Personal Injury Lawsuit Process

In our opinion, the personal injury process starts long before the actual filing of a lawsuit. It often begins immediately after an accident, when the victim and his or her attorney start preserving evidence to support an injury claim. This crucial action should never be undervalued, as it can have a great impact in the quality of evidence the victim produces in court. For more information, visit our page that explains the steps to take after an accident .

The steps of a personal injury lawsuit process in Ohio can vary slightly depending on the type of accident, but listed below are the typical steps in an accident case.

1. The Victim Consults With A Lawyer

The most important step of a lawsuit is consulting with an Ohio attorney and ultimately choosing one that you feel comfortable working with. A skilled lawyer will begin collecting and preserving evidence, as well as guide you through the remainder of the personal injury lawsuit process.

2. Initial Court Papers: Pleading

Proper pleading is crucial because any defects can lead to dismissal of your case. It's at this stage that the victim becomes formally known as the plaintiff. It also affords the defendant an opportunity to file a counterclaim against the plaintiff. A vital step following the filing of the complaint is service of process, where the plaintiff must strictly adhere to Ohio law when notifying the defendants of the lawsuit they are named in.

The pleading stage is important for another reason: It's when the court first records your claim for statute of limitations purposes. The statute of limitations sets out the amount of time you have to bring a lawsuit, which typically begins running when you first suffer your injuries. When you first file your complaint, it stops the running of the statute of limitations and preserves your claim. If your claim exceeds the Ohio statute of limitations, it almost always fails and is permanently dismissed by the court.

3. Discovery

This is the formal process of finding and obtaining evidence. Discovery differs from the initial accident investigation because the plaintiff can now leverage the court's power to ask the other parties questions related to the accident - through interrogatories or depositions - and can formally request documents and other evidence. This stage often confirms the strength of a plaintiff's case and helps him or her prepare for court.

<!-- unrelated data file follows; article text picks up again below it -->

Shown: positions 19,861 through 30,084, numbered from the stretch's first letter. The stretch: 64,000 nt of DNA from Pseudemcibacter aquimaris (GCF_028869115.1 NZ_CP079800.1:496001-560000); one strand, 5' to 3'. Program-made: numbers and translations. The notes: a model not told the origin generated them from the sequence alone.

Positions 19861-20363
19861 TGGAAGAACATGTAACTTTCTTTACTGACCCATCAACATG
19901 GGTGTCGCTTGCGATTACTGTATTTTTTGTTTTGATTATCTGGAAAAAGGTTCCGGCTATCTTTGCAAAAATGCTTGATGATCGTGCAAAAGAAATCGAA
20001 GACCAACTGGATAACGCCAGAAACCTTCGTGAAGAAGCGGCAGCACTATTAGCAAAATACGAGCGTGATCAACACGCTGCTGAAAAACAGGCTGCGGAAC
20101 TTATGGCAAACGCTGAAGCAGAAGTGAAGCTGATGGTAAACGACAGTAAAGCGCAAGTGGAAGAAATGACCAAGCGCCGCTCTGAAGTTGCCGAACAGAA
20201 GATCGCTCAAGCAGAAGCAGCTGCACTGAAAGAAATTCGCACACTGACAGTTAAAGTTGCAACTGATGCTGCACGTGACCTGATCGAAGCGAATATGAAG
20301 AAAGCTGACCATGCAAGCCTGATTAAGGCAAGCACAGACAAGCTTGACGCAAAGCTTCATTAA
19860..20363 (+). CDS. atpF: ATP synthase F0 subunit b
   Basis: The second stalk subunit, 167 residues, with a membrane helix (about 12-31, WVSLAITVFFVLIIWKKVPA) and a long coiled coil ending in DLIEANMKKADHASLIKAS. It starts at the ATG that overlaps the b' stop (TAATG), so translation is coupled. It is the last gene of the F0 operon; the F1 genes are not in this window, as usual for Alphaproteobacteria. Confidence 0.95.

4. Pretrial Motions

Pretrial motions are a crucial part of litigation strategy, as they often determine what evidence will be included or excluded from consideration by the court. Also, a defendant often files motions for summary judgment at this stage, arguing that the pleadings don't present any actionable grounds for the plaintiff to recover damages from him or her.

5. Settlement Talks/Negotiations

Very few personal injury cases reach trial. Usually, the plaintiff and defendant forge a settlement agreement. A settlement agreement can be reached at any stage of an Ohio personal injury lawsuit, as long as a verdict has not been reached. However, a large number of accident settlements are reached after discovery and pretrial litigation, but before trial.

Reaching an agreement is tough, even when it's clear that the defendant was in the wrong. Negotiations are extremely contentious because thousands or millions of dollars are on the line. The plaintiff wants every dollar that he or she is entitled to while the defendant wants to minimize the loss. A personal injury attorney's experience is invaluable in settlement negotiations.

6. Trial And Verdict

Few lawsuits reach the trial stage, but a skilled lawyer has been preparing the client's case for trial since day one. At trial, each party presents his or her arguments and evidence, including witnesses, but this presentation requires a huge amount of careful planning and preparation.

After each side has presented its case, the trier of fact - usually a jury in cases involving high damages - reaches a verdict. The verdict decides not only who wins or loses but also the awarded amount of damages if the plaintiff wins.

7. Collecting Money Damages

Even when a plaintiff achieves a big legal victory and is awarded all the damages sought, there is still the tricky task of actually getting that money from the defendant. An experienced attorney knows how to prevent the defendant from transferring away assets to avoid losing them in a judgment.

8. Appeals

Either party can appeal the trial court's decision. The appellate court obtains a record from the trial court and determines whether the trial court erred in its judgment or made a serious error that affected the outcome of the case.

Speak With An Experienced Ohio Personal Injury Lawyer

If someone's negligence caused injury to you or resulted in the death of your loved one, email The Donahey Law Firm or call 1-866-918-5886 to arrange a free consultation with an Ohio lawyer.